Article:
Absolutely! Romain Gary wrote that: “Humor is an affirmation of dignity, a declaration of man's superiority to all that befalls him.” To choose how to produce, what to produce, how to feed ourselves is an extraordinary affirmation of dignity that affects not only humankind, but also nature, through an original, essential, and fundamental relationship to which, perhaps, we don’t pay enough attention.
 
You wrote Minestrine for the Slow Food organization’s literary project, which was part of the Piccola biblioteca di cucina letteraria series. What does soup represent for you?
For me, soup is like Proust's madeleine. It is the food that I link most closely with the idea of home. I find it both comforting and easy to make. It’s the first food that we normally eat after breast milk in the form of purée. Soup has a primoridial flavor. In a world in which, as Carlo Petrini, president of Slow Food, says, food porn is increasingly prevalent, simple soup may be a way of getting back to appreciating the value of our common heritage.
 
In your work, you are often on tour. Is there a food that is etched on your memory and that you often think about?
I must say that I'm an omnivore, and I am really curious so, for me, cooking is a shared relationship. It’s not a question of one type of food, or dish but, that, through food, we tell and reveal much about ourselves. Thus it’s one of the best ways to break down inter-cultural, as well as local barriers, helping us to share both knowledge and pleasure.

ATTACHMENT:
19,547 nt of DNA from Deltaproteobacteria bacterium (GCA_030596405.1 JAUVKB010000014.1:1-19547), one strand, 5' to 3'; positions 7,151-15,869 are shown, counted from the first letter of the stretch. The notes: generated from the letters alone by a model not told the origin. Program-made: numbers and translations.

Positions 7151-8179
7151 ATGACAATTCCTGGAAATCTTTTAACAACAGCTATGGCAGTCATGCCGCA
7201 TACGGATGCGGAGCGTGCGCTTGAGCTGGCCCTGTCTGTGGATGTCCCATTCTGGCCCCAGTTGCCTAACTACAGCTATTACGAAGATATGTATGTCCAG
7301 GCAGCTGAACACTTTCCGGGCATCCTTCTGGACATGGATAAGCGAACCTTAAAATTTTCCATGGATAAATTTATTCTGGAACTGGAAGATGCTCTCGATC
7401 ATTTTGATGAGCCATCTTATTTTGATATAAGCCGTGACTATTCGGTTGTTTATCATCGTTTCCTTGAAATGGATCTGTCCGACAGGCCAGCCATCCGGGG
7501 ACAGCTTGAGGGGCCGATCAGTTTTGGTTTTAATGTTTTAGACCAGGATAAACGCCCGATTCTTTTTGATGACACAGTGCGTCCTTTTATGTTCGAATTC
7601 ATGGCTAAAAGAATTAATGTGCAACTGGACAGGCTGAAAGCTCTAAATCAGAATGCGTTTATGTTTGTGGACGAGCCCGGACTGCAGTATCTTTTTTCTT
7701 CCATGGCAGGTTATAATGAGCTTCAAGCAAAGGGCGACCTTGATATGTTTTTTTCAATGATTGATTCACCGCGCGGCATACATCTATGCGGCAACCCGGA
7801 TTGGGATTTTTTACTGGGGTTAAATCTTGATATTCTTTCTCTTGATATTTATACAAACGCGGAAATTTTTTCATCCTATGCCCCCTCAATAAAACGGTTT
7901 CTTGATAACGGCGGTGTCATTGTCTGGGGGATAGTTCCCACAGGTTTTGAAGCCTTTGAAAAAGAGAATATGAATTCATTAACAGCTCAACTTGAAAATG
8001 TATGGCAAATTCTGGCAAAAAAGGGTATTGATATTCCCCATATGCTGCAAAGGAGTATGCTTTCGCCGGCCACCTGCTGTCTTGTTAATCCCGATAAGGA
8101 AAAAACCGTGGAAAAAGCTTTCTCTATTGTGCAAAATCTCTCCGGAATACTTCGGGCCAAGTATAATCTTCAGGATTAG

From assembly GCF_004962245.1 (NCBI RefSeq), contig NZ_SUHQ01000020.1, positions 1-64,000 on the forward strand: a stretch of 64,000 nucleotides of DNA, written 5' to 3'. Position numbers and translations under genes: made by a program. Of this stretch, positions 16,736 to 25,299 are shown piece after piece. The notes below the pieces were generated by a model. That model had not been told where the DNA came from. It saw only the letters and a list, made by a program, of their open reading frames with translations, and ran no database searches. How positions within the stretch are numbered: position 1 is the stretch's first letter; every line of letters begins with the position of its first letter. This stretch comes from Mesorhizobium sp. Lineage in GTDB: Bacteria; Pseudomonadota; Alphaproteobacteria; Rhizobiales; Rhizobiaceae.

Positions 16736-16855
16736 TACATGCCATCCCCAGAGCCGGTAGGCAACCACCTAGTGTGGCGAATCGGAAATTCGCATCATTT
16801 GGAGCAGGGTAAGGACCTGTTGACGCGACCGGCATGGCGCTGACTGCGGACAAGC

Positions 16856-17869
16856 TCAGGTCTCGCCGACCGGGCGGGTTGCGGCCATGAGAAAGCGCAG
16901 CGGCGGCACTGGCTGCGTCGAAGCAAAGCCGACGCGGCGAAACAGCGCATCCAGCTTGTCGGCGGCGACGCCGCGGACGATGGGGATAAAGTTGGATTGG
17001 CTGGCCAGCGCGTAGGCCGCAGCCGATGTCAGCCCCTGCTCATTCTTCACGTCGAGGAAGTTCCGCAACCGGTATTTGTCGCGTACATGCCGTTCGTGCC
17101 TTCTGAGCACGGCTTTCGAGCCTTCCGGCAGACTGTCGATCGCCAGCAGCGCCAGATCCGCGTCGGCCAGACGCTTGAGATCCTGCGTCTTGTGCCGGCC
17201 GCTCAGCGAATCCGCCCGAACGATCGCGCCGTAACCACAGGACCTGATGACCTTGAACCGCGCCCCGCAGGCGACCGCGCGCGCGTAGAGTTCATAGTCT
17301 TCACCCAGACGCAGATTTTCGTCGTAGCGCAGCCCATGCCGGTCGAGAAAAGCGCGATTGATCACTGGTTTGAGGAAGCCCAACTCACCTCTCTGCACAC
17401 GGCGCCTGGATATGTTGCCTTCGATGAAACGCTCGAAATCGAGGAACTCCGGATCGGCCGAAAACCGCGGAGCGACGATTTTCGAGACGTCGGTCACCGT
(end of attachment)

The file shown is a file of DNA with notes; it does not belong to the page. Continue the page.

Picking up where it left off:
Lella Costa is Ambassador and spokesperson for WE-Women for Expo. Read her biography and interview on the website. For Women's Weeks of Expo Milano 2015, Lella Costa will be reading "Il pranzo di Babette" (Babette's Feast) on July 1 at 21:00 in the Auditorium of Cascina Triulza.
 

Whoever speaks of food, speaks of women. Women, feeding the planet.

Culture / -

chi dice cibo dice donna
© Marc Dozier/Corbis

It is women who nurture and grow the offspring of homo sapiens in all cultures, preparing meals at home every day all over the planet. Women were probably responsible for the birth of agriculture. Without them, humanity today would not have come this far.